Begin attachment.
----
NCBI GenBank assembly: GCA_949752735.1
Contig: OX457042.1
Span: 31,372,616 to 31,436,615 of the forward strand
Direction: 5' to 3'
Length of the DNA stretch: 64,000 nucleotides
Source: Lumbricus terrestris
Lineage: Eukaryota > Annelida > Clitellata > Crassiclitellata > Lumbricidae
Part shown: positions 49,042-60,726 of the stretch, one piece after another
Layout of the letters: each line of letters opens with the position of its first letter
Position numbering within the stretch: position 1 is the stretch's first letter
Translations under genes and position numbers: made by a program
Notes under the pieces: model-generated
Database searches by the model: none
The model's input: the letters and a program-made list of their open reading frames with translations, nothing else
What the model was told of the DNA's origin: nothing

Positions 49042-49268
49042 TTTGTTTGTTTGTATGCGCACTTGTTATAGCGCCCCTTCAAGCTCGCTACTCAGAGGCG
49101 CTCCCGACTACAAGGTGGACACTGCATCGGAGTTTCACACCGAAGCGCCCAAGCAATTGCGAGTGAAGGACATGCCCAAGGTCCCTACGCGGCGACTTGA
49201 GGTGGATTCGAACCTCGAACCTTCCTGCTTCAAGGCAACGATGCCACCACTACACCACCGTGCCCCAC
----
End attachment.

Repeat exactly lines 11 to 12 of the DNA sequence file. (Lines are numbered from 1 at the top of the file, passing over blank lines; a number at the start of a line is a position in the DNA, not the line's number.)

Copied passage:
Translations under genes and position numbers: made by a program
Notes under the pieces: model-generated